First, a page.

The life and works of Donatien Alphonse François de Sade, better known by his title, Marquis de Sade (1740-1817) have fascinated, titillated, excited, thrilled, horrified and repulsed millions of readers. His influence over writers and artists of the 19th and 20th centuries has also been colossal.
Now, 200 years after his death, the Musee d’Orsay in Paris has put together an exhibition entitled Attacking the Sun that tries to examine the far-reaching influence this unrepentant libertine had on Art and the work of artists and writers in the centuries that followed. Eugene Delacroix, Edgar Degas, Francis Bacon, Goya, Ingres and Pablo Picasso, Gustave Flaubert, Charles Baudelaire were all fascinated by the force of his writing, his mad unbridled imagination, his uncompromising attitude to life, the debauchery of his existence.
Some of the works in the exhibition feature tortured, headless bodies, gory sculptures and paintings, including Picasso’s The Rape of the Sabines (with horses trampling to death a woman and child), Degas’ Scene of War in the Middle Ages, Eugene Delacroix’s Death of Sardanapalus or Paul Cezanne’s Portrait of a Strangled Woman.
The museum’s website warns that "The violent nature of some of the works and documents may shock some visitors" and its 52-second video that shows “the ferocity of desire” with naked, writhing bodies has been taken off or restricted by several sites.
Annie Le Brun, the curator of the exhibition and one of the world’s leading experts on the life and writings of the Marquis de Sade told reporters at the exhibition’s opening last week: “The connection Sade found between desire and ferocity, which in his eyes, is inherent in man, completely haunts Art." She said the exhibition looked at the “extent to which Sade, steeped in rebellion, encouraged the representation of what cannot be said in Art.”
Her co-curator Laurent des Cars said Sade set the artistic world a new challenge, “raising the issue of what defines representation by establishing its connection with both the freedom to say everything and individual freedom," Sade may not have been the inventor of sadism (although he was one of its most famous adepts) or violence in sexuality. He did however make it "one of the abiding themes in a process of dramatising the erotic", des Cars said.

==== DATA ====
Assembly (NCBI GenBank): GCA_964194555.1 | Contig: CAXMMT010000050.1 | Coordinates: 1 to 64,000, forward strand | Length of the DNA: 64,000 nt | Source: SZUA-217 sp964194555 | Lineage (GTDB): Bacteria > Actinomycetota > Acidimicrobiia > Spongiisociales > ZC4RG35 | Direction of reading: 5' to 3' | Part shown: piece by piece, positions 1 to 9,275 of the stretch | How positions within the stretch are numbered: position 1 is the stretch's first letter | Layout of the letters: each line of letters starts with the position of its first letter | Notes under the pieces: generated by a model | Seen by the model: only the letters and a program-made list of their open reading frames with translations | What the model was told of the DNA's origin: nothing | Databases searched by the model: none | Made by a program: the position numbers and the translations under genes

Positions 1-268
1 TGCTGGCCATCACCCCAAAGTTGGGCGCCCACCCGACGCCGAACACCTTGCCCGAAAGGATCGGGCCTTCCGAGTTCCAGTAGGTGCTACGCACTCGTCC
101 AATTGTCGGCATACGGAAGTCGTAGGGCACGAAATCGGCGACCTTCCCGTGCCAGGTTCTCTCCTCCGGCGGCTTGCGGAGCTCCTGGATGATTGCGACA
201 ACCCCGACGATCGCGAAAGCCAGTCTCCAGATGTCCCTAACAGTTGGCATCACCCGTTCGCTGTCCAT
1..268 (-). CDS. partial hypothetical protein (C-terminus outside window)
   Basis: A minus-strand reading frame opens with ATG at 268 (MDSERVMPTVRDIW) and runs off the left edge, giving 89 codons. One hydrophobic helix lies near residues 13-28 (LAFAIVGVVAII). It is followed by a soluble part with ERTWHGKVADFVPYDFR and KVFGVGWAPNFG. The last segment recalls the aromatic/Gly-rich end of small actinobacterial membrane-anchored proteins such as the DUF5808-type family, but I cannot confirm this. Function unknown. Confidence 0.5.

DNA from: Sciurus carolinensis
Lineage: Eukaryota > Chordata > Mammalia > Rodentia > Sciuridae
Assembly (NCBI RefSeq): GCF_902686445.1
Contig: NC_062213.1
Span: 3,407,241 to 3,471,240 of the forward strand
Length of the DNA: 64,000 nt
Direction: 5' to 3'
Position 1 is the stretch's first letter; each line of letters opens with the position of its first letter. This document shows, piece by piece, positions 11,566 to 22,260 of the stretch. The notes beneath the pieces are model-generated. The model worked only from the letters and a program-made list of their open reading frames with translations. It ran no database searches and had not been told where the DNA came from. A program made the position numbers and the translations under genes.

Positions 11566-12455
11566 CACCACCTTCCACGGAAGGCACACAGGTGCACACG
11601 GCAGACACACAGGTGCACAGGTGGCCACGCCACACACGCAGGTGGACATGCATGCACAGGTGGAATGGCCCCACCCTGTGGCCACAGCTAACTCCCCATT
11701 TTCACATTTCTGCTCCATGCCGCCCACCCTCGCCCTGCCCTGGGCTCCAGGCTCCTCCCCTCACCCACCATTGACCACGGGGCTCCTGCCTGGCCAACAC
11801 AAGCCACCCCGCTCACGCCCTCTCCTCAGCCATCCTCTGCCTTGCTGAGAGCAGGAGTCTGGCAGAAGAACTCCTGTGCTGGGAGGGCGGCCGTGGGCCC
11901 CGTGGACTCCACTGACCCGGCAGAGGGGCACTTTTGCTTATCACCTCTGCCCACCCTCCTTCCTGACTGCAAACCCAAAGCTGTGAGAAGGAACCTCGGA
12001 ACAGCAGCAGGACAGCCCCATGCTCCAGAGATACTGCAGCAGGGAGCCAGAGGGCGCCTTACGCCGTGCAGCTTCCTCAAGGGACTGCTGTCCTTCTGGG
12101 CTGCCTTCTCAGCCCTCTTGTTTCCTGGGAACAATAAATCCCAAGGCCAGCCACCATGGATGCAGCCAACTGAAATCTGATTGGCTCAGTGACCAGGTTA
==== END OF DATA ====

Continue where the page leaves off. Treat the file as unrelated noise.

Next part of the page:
Sade’s most famous work, entitled The 120 days of Sodom recounts the sexual orgies of four libertine French noblemen. It is a tale of horror that details the rape, torture, sodomy and murder of their mostly teenage victims. Written in 1785, when the French Revolution was coming to a boil and the storming of the Bastille, where he was then imprisoned just another four years away, the original manuscript written on a continuous, 12-metre-long scroll, was exhibited in Paris’ Museum of Manuscripts in April this year. Sade, who had hidden it in the cracks of his prison cell, described it as the “most impure tale that has ever been told since our world began".
But Sade was also a political and social thinker, an anti-clerical atheist, writing plays (several accepted and performed by the prestigious Comedie Francaise) and his letters reveal him to be kind and humane. He was not a mere pornographer depicting violent sexual antics. His work is of a high intellectual calibre, displaying astounding literary power, erudition, culture and intelligence.
Accused of violent perversions and “unnatural” acts, Sade was on the run from the law for most of his adult life. He used his status as a nobleman and his wife’s considerable fortune to escape time and time again, but ended his days in a madhouse in Charenton on the orders of Napoleon.
The noted historian of psychoanalysis, Elisabeth Roudinesco examines Sade’s life in her book entitled The Dark Side of Ourselves: A History of Perverts. In an exclusive interview with Outlook she said: “Sade is unique in the world of perversion. Of course he continues to fascinate and titillate because he evokes the dark forces in us that we constantly suppress. He is not a fascist, as has been suggested nor is he a pornographer but a man who gave unbridled rein to the dark side that exists in us all. This is a man who spent over 30 years of his life in prison, not because he was a killer but because they did not know what to do with him. He died in a madhouse. He was a libertine and his writings must be seen separately from his life, not confused with it.
“An atheist who revered individual freedom, he belonged to the Enlightenment, but to what I call the Dark or Obscure Enlightenment. Where does perversion begin and who are the perverts? What then should we do with writers like Sade, Mishima, Pasolini, Hitchcock and scores of others who produced works of extreme refinement? What would we do if we were unable to evacuate our own dark desires through those who commit unspeakable acts? Whether perverts are sublime when they turn to Art or mystic creation or abject when they give in to their murderous compulsions, they remain a part of us; of our humanity because they flaunt that which we all try to hide: our own negativity, the dark side of ourselves.”